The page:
The Prospects for British Agriculture
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The world is gradually unravelling all its trading barriers under the auspices of the World Trade Organisation. When this is completed, and there is a totally free market world-wide for all agricultural products, then what will happen to Britain and Europe? Can they compete ? In what markets ?

Climate, Land and Crops In world terms, Britain has a very poor climate.

  • There are no oil-seed crops which are suitable for human consumption that can be economically grown in Britain (oil-seed rape is an animal fodder, though a product suitable for human consumption can now be extracted from some recent varieties; sunflowers don't grow so well here compared to Mediterranean climates)
  • The great plains of the USA and the Russian steppes have enormous advantages for cereal production, due to both climate and flatness (and thus ease of mechanisation)
  • Britain seems to do very well with potatoes, but this is a relatively unfashionable and low-value crop.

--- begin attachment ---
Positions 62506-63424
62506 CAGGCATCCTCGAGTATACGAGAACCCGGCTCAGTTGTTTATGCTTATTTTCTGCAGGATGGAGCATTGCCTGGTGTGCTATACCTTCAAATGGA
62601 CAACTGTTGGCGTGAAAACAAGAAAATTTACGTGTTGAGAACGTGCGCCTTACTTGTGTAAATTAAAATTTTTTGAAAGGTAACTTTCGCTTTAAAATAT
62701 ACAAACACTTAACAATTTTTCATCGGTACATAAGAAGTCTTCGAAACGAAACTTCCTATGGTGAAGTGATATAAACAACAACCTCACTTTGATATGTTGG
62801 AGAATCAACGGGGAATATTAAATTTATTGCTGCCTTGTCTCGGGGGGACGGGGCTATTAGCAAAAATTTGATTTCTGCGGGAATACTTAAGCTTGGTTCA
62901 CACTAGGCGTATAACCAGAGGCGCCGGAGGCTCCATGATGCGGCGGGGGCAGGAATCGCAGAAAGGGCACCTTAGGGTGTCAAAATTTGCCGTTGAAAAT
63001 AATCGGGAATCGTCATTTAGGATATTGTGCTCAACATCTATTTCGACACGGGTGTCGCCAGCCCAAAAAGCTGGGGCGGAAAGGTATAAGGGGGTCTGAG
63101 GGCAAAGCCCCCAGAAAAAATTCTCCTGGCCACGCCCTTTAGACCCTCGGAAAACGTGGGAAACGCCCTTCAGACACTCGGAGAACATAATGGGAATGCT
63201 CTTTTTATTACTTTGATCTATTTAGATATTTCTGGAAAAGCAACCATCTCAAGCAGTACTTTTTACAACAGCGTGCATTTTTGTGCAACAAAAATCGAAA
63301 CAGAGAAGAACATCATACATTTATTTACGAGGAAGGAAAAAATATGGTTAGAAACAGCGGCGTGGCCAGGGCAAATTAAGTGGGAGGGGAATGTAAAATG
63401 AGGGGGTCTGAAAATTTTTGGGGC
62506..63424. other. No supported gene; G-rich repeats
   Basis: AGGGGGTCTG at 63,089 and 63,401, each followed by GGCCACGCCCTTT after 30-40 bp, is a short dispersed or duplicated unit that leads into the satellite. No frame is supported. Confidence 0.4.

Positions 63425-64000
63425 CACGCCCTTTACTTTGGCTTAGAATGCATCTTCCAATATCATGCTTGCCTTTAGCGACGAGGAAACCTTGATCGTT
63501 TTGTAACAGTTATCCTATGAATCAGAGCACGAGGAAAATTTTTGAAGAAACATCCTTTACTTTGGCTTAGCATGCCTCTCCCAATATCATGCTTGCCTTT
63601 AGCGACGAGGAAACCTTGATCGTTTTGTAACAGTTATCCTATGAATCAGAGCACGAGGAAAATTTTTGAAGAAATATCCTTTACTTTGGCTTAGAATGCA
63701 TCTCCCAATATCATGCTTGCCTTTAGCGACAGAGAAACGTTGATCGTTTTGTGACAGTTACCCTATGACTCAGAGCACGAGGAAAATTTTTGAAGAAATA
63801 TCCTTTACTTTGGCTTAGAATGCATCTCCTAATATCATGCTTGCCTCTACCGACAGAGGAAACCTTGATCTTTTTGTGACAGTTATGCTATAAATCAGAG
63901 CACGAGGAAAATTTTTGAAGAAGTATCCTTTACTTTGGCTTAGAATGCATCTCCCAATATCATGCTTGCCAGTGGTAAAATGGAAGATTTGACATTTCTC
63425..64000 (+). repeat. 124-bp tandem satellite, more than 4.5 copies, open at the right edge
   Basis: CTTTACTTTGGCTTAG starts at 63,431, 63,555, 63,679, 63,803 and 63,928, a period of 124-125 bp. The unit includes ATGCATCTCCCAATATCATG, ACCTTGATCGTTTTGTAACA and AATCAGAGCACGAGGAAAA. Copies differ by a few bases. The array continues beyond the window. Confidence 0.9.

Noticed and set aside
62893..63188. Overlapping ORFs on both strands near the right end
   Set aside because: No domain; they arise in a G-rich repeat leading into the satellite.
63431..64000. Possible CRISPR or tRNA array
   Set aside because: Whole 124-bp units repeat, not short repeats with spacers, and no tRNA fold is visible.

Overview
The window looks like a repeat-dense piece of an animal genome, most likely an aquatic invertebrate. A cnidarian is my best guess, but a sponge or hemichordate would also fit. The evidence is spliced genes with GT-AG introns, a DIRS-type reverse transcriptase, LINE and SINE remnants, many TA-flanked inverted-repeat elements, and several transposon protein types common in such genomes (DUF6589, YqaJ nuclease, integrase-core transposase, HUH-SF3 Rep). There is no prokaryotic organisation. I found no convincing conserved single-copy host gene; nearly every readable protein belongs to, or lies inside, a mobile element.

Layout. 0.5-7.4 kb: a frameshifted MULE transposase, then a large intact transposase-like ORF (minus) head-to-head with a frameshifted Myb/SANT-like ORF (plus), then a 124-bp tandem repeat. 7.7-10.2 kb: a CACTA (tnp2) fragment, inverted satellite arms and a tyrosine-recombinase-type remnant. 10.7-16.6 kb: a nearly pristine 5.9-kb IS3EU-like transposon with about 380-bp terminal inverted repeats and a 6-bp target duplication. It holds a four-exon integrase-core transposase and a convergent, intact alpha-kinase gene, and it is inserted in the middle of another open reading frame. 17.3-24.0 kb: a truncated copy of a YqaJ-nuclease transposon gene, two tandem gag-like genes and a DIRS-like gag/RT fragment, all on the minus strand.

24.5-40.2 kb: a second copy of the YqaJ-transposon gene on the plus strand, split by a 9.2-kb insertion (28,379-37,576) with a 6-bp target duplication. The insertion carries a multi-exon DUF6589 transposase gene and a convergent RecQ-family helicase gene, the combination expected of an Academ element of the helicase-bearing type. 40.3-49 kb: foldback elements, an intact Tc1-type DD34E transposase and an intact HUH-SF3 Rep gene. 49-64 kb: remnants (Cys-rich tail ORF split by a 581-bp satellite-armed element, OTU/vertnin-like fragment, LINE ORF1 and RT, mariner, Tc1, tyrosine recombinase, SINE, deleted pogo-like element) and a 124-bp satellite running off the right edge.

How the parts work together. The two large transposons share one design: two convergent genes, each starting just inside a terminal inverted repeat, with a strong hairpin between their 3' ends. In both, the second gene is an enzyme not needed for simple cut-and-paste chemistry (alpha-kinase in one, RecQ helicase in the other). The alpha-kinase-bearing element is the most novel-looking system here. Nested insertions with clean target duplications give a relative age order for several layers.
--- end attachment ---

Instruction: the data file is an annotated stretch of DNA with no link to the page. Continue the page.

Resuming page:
• Spain and South Africa appear to be able to grow strawberries the whole year round
  • Many countries seem to be able to undercut the prices of British apples, but they can't seem to get the quality as good (yet)

Pests and diseases.

  • Because of the generally mild and cool climate, Britain may have an advantage because insects and plant diseases are not as severe as in hotter climates. There are no 'plagues of locusts', and so less chemical intervention is needed in Britain
  • Animals may grow less quickly in Britain, but they may convert food input into body weight better, and the diseases they might suffer from are less severe than in other countries

Conservation and long-term Economics

  • Britain is perhaps more advanced with conservation and wildlife protection measure, which may currently be an overhead, but in future may become an asset.
  • The organic movement seems to have found a good market, with good mark-ups in price for the highest quality organic products
  • Many farmers are in serious financial difficulties to repay the loans on capital investment in new equipment
  • Oil. One must inevitably expect the price of oil to keep on rising. There is a finite supply of oil, and there are no realistic replacements available. Major price rises would have a great impact on food markets, probably increasing local production and decreasing world trade dramatically. The price of oil will obviously double in future - but, will this be over 10 years or 20, and what impacts will it have ? How should countries prepare for this ?

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